Habitat restoration takes many forms and shapes depending on the type of habitat desired and the limitations on the current use of the land or water. Restoring particular functions, like salmon spawning habitat, may not fully restore a site to its former state, but adds ecological benefits that may be in short supply.
Removing Fish blocking culverts
One of the biggest problems for restoring salmon populations is blockages caused by culverts under roadways. These can be on private driveways, local roads or highways. Currently, Island County is prioritizing culverts that are failing with those that are blocking salmon passage. If you have a culvert that may be a problem, there may be funds available to help replace or remove the culvert – ask us!
Restoring streamside vegetation
Salmon and other fresh water fish need cool, clean water. Our forest ecosystems typically kept streams shaded, and protected a constant water supply throughout the year that was free of sediment. Restoring shading and root structures along stream edges helps maintain the integrity of a stream. Many of our projects have focused on replanting to lower temperatures, and provide overhead protection from predators.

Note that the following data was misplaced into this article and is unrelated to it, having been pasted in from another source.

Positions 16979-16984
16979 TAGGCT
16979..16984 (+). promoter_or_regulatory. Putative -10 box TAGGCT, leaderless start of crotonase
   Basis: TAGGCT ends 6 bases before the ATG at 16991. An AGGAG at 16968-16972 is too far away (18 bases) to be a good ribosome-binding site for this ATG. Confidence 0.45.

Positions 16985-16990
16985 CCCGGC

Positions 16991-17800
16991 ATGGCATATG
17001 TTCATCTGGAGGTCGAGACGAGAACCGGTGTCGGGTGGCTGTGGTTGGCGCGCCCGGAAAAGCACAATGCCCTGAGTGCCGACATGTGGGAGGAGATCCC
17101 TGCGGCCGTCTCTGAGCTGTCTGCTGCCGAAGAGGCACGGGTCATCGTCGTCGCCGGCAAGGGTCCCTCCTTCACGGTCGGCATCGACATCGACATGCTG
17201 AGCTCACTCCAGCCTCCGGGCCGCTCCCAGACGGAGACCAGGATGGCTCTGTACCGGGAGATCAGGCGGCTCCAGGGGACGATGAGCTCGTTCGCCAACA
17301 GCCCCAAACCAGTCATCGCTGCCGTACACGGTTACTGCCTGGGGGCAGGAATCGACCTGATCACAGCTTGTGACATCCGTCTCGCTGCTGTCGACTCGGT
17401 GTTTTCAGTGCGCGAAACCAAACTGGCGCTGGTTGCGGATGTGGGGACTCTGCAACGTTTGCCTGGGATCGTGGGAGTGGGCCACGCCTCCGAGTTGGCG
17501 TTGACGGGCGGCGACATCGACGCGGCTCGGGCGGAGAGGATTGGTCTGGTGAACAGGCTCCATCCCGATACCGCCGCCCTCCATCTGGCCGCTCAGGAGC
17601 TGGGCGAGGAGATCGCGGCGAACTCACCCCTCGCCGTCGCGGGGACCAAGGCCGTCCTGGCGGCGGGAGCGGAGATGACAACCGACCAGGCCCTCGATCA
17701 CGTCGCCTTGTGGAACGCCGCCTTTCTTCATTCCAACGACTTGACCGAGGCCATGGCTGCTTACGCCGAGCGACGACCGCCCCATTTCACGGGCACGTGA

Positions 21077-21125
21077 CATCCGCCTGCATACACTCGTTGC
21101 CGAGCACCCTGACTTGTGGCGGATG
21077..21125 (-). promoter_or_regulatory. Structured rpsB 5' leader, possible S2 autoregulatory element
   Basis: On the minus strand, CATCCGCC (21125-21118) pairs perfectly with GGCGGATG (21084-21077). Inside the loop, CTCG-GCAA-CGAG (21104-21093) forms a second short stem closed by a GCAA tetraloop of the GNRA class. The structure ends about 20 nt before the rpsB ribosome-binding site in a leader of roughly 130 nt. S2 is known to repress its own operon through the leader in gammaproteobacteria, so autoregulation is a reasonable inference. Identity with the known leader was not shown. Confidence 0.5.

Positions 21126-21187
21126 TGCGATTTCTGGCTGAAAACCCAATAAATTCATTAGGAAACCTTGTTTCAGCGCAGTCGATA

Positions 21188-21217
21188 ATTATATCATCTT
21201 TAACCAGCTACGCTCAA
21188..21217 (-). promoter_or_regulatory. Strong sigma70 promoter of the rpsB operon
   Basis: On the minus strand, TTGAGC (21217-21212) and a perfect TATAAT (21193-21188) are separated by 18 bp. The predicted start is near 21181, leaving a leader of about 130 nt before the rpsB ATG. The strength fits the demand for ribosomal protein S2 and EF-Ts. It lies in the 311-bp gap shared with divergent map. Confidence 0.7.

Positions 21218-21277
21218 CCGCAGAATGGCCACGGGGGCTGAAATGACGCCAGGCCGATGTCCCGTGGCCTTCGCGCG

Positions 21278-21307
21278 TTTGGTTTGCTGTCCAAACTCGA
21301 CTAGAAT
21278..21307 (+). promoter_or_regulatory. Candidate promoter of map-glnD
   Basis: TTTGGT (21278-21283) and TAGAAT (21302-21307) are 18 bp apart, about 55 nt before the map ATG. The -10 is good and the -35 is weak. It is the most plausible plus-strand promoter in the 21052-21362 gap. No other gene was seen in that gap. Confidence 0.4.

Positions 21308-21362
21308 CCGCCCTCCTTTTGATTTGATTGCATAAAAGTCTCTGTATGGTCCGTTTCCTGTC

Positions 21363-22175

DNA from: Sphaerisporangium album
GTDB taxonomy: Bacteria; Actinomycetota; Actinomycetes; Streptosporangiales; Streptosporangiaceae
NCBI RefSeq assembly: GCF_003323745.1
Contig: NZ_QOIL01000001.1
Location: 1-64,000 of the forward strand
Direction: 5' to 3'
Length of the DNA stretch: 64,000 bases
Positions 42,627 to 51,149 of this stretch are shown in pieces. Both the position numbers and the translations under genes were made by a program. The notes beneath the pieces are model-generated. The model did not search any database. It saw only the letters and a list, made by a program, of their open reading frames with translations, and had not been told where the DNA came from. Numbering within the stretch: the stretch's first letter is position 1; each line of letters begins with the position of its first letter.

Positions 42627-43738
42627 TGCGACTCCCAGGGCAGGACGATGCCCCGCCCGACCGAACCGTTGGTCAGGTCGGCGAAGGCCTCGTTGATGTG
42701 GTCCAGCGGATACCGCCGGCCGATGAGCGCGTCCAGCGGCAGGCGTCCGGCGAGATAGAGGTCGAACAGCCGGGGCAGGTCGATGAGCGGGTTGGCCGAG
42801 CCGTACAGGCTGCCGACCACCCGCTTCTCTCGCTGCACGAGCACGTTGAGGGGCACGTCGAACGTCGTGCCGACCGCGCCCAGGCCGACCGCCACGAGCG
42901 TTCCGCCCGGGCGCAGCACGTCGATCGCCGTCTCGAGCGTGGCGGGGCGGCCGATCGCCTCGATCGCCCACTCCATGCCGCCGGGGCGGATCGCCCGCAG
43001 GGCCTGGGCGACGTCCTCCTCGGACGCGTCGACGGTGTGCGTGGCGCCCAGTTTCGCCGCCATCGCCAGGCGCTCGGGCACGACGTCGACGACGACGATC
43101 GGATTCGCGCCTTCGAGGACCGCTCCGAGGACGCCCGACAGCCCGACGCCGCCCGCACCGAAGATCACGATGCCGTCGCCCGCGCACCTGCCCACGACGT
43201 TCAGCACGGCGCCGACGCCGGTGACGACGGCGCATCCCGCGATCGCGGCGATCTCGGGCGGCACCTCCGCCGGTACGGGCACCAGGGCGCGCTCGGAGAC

Wetlands are one of our most endangered habitats, and this is why there are protections for this ecosystem type. Wetlands provide critical functions from providing aquatic habitats for fish and amphibians, to storage of water to get through dry months. Wetland edges and buffers are productive habitats and provide the structure of trees and brush for the wildlife using the wet areas. There are many techniques to improve or restore wetland function, and they all start with hydrology, but include vegetation and the right soils. Below we are removing drainage tile from an abandoned farm field. The underground pipes once kept the field dry by moving the water away from the wetland soils. See the full report for the Glendale Headwaters Watershed here.